Chinese folklore is rich with tales and legends of dragons so it should not be surprising to learn that the mythical creatures figure prominently in kite designs. Some of the most intriguing legends blend dragons and the use of dragon kites used to help fight off intruders or armies to rebel invaders. As weapons the fearsome kites were used to instill terror and confuse the enemy.

One of the most famous legends centers on General Han Hsin and his use of dragon kites in an attack. According to the story the general’s attempts to overcome the garrison at a fortified palace had all failed. Meeting with his captains a brilliant plan was devised. A large colorful dragon kite was built using silk and flown high into the sky. The distracted enemy garrison starred in awe. What they failed to notice was that the crafty general was using the kite to measure the distance remaining between his forces and the old fortress walls.

After determining the distance, General Han Hsin ordered his men to begin digging tunnels first vertically and the horizontally toward the fortress walls. To ensure the enemy was distracted, additional dragon kites were completed and tied to tress after they reached a height above the fortified palace. As they watched the kite and searched the ground for attackers, Han Hsin’s men were burrowing into the courtyard. The surprise defenders were decimated.

During the Han Dynasty in China, according to legend, some troops were trained in the use of kites to send messages. Others were trained to craft and use kites to terrorize superstitious enemy armies. There is a legend that when two warriors located an invading army camp a few miles from the emperors palace they used a dragon kite, whose face was painted to show a fierce and fiery expression. They added bamboo whistles that gave the impression that the dragon was moaning and growling. To complete the illusion they flew the kite over the enemy encampment at night.

The men who created dragon kites were revered craftsman. They often started as apprentices and trained for years to hone their own unique artistic style in the creation of dragon kites for the military and for ceremonies as well as holidays and parades.

Instead of using the kite as an object of war, the Japanese saw the kite as a ceremonial and religious symbol. Ancient Japanese kite d├ęcor is present in many old world paintings that feature religious subjects. This is because the Japanese revered their kites, and thought them to possess pious qualities beyond their own limited human capabilities.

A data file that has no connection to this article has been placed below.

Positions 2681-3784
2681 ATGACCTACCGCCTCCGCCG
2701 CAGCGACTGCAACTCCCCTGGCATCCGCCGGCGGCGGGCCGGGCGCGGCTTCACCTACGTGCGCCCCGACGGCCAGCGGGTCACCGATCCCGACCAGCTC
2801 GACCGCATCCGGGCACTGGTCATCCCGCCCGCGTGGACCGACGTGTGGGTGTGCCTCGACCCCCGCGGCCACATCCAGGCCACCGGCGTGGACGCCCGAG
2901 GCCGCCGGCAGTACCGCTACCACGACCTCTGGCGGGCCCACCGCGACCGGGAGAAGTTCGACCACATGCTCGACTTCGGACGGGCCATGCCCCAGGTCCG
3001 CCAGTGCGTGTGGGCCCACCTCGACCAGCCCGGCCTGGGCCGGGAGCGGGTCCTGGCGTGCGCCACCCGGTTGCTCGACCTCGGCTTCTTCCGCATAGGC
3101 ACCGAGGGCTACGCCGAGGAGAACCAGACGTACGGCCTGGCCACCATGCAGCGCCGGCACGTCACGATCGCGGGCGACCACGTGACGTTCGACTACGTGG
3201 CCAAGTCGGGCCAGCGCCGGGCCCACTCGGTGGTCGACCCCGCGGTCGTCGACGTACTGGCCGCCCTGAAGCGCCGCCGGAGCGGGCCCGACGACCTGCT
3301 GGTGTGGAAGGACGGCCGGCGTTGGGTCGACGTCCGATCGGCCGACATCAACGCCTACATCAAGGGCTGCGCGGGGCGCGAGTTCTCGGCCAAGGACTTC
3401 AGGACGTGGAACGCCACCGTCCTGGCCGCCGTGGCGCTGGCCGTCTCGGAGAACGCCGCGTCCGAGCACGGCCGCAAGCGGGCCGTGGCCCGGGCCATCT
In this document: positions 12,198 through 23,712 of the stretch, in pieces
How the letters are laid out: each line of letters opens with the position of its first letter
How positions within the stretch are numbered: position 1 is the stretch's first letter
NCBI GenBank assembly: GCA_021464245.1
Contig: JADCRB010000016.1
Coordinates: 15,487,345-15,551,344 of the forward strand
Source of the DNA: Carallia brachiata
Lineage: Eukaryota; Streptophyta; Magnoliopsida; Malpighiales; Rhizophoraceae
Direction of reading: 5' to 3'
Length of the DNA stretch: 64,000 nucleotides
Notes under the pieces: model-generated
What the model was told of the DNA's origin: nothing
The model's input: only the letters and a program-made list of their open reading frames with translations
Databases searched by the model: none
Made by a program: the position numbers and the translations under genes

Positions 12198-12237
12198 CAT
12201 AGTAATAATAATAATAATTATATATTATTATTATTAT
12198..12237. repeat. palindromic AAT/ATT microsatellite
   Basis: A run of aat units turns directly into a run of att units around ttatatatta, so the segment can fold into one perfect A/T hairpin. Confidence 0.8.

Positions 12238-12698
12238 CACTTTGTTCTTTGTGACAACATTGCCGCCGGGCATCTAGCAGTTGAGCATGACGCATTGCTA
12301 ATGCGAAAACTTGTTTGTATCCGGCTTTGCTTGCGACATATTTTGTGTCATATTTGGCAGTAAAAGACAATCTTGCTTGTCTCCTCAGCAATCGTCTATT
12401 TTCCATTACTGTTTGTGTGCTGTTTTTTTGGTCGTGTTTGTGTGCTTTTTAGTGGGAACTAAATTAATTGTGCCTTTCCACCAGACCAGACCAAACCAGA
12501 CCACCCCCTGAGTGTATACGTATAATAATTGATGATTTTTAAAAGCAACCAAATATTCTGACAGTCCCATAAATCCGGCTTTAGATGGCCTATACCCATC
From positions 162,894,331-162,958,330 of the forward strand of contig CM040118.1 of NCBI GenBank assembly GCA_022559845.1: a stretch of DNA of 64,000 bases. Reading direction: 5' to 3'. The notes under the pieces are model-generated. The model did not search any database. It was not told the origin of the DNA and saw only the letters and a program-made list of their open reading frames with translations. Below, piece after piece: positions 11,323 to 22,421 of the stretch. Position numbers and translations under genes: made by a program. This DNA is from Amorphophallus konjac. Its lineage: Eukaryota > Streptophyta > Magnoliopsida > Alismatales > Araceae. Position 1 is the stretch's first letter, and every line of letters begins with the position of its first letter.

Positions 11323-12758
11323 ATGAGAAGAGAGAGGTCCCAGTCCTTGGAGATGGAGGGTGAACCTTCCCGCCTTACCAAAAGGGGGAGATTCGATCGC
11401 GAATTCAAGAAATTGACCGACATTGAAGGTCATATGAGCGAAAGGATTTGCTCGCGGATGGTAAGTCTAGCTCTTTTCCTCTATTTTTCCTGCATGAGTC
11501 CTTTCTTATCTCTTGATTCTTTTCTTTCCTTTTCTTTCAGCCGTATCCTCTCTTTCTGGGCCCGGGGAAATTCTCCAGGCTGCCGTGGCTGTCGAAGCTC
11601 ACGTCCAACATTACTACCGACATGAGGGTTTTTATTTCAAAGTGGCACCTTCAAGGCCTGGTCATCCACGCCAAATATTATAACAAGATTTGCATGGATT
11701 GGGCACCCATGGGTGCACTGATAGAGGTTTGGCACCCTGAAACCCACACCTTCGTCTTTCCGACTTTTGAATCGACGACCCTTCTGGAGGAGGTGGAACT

Kites fly skyward toward the heavens, allowing them to reach far closer to the dwellings of the gods than any mortal could ever hope to achieve. In times of ancient history, before the inventions of the satellite or airplane, kites were the ultimate extension of a human spirit into space. The string bound by the kite carrier connected him with the soaring dragon he let sail in the sky. He controlled its path; it’s destiny. It was a colorful display of paper, fabric and string, dancing in the air to the tune of the wind. Flying a dragon kite was a creative, expressive way to pay homage to one’s ancestors, and one’s gods.

The Japanese also have legends that center on kites. One ancient folklore story tells of a hero named Kintoki who was abandoned as a child in the mountains and raised by bears. He grew up to be the strongest man in Japan, and was appointed an aide to the emperor. When he died, his spirt was carried to the heavens on a divine wind. To commemorate this event a special symbolic Japanese kite called the “Sagara” was created with Kintoki’s face painted on it.

Sagara kites remain popular as a symbol of strength and prosperity. They are traditionally given by friends and family to young Japanese children as gifts of congratulations. Kites decorated with a crane or turtle are said to symbolize long life. In Japanese legend kites were also used to bring luck from heaven, frighten away evil spirits, promote fertility and ensure bountiful farming and fishing harvests.

Tumbleweeds and Tarantulas may not have Japanese Sagura kites, or traditional Chinese dragon kites, but they are your one stop shop for all things kite related in the Colorado River Valley.

Written by Jim Hinckley’s America